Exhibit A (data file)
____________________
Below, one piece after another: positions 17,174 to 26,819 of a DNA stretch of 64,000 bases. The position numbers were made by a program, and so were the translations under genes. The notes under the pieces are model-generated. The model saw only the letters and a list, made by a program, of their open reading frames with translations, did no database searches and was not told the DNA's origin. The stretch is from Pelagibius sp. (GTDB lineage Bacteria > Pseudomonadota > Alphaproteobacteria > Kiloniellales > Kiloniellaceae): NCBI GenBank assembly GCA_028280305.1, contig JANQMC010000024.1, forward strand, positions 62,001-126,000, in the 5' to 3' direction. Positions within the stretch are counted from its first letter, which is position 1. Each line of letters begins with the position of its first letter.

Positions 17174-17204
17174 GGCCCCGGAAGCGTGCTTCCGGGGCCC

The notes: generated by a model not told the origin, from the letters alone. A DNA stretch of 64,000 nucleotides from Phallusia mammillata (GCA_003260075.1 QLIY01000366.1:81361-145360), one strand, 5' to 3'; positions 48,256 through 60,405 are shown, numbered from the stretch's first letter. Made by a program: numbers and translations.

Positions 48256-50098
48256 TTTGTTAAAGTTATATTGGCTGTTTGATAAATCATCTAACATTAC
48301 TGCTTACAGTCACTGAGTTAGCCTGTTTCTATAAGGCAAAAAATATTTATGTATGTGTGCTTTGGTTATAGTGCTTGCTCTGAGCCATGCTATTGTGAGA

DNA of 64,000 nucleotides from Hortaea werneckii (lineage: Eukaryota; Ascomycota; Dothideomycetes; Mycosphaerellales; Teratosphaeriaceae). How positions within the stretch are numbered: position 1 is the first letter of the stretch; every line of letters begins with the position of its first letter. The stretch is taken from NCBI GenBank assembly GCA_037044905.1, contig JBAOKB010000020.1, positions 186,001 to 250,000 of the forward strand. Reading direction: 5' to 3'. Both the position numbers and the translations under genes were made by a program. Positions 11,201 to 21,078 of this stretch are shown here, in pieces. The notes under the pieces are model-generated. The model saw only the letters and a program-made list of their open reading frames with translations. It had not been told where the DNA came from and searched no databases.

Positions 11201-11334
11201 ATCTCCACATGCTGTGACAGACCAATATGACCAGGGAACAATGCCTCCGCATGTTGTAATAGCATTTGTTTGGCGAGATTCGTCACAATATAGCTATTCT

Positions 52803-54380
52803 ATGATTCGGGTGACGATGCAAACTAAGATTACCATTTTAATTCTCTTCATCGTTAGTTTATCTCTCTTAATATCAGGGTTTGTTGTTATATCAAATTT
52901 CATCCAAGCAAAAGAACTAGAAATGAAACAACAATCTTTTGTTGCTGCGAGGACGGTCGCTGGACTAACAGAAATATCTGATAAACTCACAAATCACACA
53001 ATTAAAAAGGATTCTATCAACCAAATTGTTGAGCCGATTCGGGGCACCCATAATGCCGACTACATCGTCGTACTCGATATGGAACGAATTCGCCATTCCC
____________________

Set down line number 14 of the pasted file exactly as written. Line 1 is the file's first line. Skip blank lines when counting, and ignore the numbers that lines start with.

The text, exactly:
53001 ATTAAAAAGGATTCTATCAACCAAATTGTTGAGCCGATTCGGGGCACCCATAATGCCGACTACATCGTCGTACTCGATATGGAACGAATTCGCCATTCCC